I am afraid it is not possible to identify the escapement, without photographs of the movement.

John
 

svenedin

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I know I’m not allowed to promote or link to a seller but just to say I was browsing tonight and saw a Barwise verge fusee pocket watch for sale from one of the well know London dealers in such things. Inexpensive as not in great condition. I was slightly tempted.
 

Allan C. Purcell

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I know I’m not allowed to promote or link to a seller but just to say I was browsing tonight and saw a Barwise verge fusee pocket watch for sale from one of the well know London dealers in such things. Inexpensive as not in great condition. I was slightly tempted.
Could you please PM with the details-thanks in advance,

Allan
 

Allan C. Purcell

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I bought this ugly looking watch yesterday, no one else bid on it. It´s a case of only "Fools and horses" or "Going where angels fear to tread" Anyway I convinced myself that the watch is a Duplex, though the photographs are not very good, it is also a re-case, Silver hallmarked Birmingham 1847.
It also has a going barrel, I don´t like them, and this barrel looks to be Swiss, so it did occur to me, it could be a fake. Then I remembered the one on this file, which is not a Duplex, that one has a 30 tooth escape wheel, and could be a Massey. (Page 13). So not a lot of information on this sort of ebauche or where it came from. Does anyone know more about these watches, and do members have one at home, willing to share??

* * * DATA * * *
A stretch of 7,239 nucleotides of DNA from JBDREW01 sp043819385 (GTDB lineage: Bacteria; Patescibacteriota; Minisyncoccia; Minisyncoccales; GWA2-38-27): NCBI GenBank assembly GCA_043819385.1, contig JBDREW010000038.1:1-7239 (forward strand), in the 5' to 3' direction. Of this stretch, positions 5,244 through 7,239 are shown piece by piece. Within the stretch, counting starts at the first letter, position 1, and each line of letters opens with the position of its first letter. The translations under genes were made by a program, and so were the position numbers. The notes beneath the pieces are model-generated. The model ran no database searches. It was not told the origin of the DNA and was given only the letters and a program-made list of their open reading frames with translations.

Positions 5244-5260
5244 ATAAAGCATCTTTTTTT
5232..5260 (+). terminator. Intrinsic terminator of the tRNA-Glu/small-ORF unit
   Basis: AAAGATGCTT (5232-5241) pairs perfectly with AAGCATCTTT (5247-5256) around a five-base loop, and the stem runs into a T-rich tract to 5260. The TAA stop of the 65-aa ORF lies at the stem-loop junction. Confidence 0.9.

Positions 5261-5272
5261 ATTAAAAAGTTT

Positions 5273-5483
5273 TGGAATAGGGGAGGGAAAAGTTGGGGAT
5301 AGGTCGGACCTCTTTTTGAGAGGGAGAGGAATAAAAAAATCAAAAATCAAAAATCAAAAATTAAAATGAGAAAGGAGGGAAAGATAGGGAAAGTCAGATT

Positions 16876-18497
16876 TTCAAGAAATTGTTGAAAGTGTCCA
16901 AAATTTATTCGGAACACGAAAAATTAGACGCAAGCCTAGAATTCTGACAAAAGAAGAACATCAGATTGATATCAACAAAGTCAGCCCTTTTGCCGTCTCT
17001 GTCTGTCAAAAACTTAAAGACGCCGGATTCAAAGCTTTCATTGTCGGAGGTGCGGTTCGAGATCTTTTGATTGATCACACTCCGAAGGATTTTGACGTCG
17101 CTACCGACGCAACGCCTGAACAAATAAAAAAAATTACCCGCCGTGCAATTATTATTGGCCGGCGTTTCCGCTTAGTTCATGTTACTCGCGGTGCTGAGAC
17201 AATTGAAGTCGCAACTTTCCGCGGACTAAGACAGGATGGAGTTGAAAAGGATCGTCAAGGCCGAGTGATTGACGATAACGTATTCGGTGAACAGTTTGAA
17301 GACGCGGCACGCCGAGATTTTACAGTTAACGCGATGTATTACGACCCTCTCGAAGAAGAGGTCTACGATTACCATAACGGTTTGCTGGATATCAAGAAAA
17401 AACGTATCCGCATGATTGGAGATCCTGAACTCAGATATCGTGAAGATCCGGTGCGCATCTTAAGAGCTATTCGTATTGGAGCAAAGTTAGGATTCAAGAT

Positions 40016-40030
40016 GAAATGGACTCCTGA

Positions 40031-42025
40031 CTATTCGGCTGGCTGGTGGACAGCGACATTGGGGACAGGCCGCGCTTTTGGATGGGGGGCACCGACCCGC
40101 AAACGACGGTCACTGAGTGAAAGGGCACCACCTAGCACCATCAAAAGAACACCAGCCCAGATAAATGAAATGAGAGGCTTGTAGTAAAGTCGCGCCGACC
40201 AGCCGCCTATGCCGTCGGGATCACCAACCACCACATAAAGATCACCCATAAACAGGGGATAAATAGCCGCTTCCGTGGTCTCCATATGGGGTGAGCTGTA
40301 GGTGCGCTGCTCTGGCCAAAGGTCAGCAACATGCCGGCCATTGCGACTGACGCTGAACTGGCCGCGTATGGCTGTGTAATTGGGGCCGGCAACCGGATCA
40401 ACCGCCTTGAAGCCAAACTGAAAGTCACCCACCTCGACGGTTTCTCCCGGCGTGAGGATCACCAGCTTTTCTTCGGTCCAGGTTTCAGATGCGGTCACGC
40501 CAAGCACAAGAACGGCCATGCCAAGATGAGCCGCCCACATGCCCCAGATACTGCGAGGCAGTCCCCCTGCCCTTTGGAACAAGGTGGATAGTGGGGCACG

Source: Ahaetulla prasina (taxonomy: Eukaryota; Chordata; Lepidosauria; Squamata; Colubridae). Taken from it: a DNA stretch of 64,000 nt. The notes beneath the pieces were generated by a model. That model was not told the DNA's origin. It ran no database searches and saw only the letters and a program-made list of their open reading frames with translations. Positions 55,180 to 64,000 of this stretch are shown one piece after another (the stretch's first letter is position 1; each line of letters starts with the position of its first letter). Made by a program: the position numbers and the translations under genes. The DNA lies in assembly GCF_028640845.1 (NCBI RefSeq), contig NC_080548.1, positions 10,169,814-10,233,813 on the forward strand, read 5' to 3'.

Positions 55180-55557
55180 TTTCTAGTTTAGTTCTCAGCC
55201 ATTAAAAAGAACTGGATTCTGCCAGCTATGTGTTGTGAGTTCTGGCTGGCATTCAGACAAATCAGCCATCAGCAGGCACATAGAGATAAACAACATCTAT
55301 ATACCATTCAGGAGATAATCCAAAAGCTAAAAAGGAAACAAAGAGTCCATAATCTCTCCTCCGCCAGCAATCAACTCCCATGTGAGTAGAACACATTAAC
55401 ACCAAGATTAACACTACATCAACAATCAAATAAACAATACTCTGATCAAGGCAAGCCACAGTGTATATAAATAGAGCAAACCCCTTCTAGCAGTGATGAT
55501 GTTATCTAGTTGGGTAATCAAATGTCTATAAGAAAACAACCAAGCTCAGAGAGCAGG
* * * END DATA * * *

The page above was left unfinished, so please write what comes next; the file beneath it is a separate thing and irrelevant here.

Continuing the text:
222-8.jpg 222-9.jpg 222-10.jpg

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Allan C. Purcell

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It's certainly a duplex!
Thanks, Chris, you will be the first to know when it arrives. While working on something else today, I came across this watch by Robert Roskell, in the AHS book "Your Time" page 25,
I quote,
" Pocketwatch by Robert Roskell, Liverpool, No.25710 with going Barrel half-plate movement, an alarm and quarter-repeating work, activated by turning the pendant clockwise for the hours and anti-clockwise for the quarters. Several types of repeating mechanisms were patented by Joseph Anthony Berrllas (1800-30) who worked in London and Paris. The patent relating to this watch is No. 3174 0f 1808. The movement has a plain gold balance with a Massey Type I lever escapement. The escapement train is fully jewelled, The white enamelled dial has blued steel hands and a concentric alarm setting hand, all of which are later replacements, The movement dates from around 1825, but has been re-cased since, the silver case has an 1887 Chester hallmark"